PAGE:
For a simple textured finish, you can use just paint or cover it with a glaze that’s two shades darker. To create a leather-like texture, use a reddish, brown, or tan paint and finish with a darker glaze. To mimic gold leaf, use gold paint and then rub in a red-tinted glaze.


Materials and tools you’ll need:

• Wallpaper paste[GARD align=”right”]

• Primer

• Tissue paper, to cover plus about 5% more

• Paint, with an eggshell sheen finish

• Glaze, if needed for the effect you have chosen

• Rollers and brushes, including chip brushes

• Cotton T-shirt rags

• Disposable rubber gloves


Step-by-Step Tissue Paper Painting

1Prime the wall if it is a much darker shade than the color you have chosen.


2Rip the edges off enough sheets of tissue paper to cover the wall you’re texturing, plus a few extra.




3Gently crumple each tissue and then open the sheets and lay them flat.






4Using a roller or brush, spread wallpaper paste evenly and smoothly over the wall.




5Press a sheet of tissue paper into the pasted wall. Try to get it as flat as you can, but don’t worry about small wrinkles.




6Even out some of the wrinkles with a chip brush, press the other wrinkles into folds, and then crease down the folds to make sure they firmly adhere to the wall.




7Use the same technique to apply succeeding sheets to the wall, overlapping the edges of the sheets. Again, use the chip brush to smooth the tissue or press it into folds. Tear off any overlapping pieces.




8When you have finished the wall, inspect it for any bare spots and cover them with small pieces of tissue. Dab on more wallpaper paste if necessary.




9Once the paste is completely dry, brush or roll on the primer. Smooth any drips (which tend to collect where the tissue is creased) with a chip brush while the primer is still wet.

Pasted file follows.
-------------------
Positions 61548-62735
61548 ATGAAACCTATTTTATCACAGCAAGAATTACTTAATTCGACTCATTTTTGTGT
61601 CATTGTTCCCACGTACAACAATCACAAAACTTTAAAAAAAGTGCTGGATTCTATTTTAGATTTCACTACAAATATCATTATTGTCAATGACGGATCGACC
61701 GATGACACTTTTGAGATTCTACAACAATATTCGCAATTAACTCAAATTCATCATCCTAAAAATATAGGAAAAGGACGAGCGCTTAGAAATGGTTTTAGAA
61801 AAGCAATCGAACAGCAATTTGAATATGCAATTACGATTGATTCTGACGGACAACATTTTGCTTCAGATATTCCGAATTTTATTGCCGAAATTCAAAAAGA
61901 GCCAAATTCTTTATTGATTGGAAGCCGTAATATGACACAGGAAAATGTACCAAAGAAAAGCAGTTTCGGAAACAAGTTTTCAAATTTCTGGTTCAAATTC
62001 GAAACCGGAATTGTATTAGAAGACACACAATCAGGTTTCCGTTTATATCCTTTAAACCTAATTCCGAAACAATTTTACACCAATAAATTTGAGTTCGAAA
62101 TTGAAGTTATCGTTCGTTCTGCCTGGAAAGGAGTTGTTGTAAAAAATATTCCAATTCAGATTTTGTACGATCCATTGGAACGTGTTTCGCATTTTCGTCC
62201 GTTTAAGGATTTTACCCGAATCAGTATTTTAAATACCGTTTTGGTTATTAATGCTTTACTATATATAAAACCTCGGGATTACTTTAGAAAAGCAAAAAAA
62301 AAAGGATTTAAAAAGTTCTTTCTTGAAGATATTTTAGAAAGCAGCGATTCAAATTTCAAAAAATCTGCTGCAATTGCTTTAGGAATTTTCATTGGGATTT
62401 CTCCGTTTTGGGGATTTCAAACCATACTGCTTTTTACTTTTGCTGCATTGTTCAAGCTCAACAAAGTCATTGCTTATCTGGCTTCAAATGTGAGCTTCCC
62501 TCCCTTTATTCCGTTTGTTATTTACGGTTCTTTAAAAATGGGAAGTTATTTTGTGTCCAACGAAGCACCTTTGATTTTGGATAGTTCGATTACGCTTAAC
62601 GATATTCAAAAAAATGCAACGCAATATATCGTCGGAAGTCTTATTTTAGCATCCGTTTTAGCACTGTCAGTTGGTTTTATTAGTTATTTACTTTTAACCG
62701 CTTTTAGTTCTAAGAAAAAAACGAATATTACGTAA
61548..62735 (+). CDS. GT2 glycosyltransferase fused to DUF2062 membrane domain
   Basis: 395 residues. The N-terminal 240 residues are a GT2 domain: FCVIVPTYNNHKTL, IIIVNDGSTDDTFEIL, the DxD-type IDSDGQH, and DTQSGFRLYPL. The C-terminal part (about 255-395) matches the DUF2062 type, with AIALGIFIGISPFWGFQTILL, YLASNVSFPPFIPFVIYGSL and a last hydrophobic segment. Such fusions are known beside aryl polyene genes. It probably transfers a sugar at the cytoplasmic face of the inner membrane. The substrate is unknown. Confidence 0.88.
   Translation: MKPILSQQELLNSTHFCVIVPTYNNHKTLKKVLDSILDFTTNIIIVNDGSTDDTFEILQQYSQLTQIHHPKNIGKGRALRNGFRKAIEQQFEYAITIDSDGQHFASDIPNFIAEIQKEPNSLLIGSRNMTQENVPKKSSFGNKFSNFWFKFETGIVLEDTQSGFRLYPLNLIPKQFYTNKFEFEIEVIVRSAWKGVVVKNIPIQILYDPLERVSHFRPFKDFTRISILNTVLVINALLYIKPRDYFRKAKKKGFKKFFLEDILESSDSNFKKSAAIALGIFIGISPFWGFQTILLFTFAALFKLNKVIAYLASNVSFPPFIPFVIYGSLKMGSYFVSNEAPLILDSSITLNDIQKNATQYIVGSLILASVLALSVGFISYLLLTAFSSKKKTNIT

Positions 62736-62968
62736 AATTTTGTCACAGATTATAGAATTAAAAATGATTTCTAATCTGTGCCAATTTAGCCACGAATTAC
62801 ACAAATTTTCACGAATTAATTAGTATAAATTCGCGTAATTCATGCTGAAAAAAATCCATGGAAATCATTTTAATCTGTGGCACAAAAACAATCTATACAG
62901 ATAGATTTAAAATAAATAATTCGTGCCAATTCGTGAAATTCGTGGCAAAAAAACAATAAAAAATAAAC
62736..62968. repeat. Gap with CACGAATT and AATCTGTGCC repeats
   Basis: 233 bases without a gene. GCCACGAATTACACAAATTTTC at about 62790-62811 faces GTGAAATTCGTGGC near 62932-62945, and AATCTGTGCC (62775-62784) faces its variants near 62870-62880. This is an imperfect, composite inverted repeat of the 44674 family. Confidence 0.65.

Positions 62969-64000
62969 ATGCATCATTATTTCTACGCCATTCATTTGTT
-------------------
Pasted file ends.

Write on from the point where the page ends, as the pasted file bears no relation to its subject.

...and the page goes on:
10Wait for the primer to dry thoroughly and then brush or roll on the paint. Smooth drips with a chip brush.




11If you have chosen an effect that requires glaze, wait for the paint to dry and then apply it with a chip brush. Use rags to gently (don’t rip the tissue) work the glaze in to create your desired effect.

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Mottled Decorative Paint Finishes

Mottling is a faux-finishing technique that aims to mimic the appearance of leather or parchment. The basic idea is to first apply a base coat and then dab or swirl incomplete and irregular layers of colored glaze over it. A mottled finish is easier than most faux finishes and so may be a good choice for a beginner. mottled decorative finish

If you mix light colors with dark, or choose paint colors that are very different from each other, the result will be lively and attention-grabbing. Mixing slightly different hues of the same basic color will have a more subtle effect, giving walls a sense of depth and providing interesting shading.

Experiment on scrap pieces of drywall or plywood until you achieve the color combination and application technique that most pleases you. This is an important step; otherwise, you may be disappointed once you finish painting the entire room.[GARD align=”left”]

Once you have applied the base coat, you can apply the glaze(s) in a decorative way. Or, you can apply an even coat of glaze and then use a tool to partially pull it off to create texture. You may work by dabbing with a sponge, swirling with a standard brush or a special faux- finish brush, dragging or rolling a glaze-soaked rag across the surface, or even tapping with a feather duster.

Aim for a consistent look throughout the room. Glaze dries slower than paint, but you don’t have a great deal of time, so get your technique down before you start. Work in irregularly shaped sections about 4 feet square. And work on succeeding sections before the preceding section has dried as applying new glaze to dried glaze will create an obvious overlap. Also, step back and examine the wall from time to time.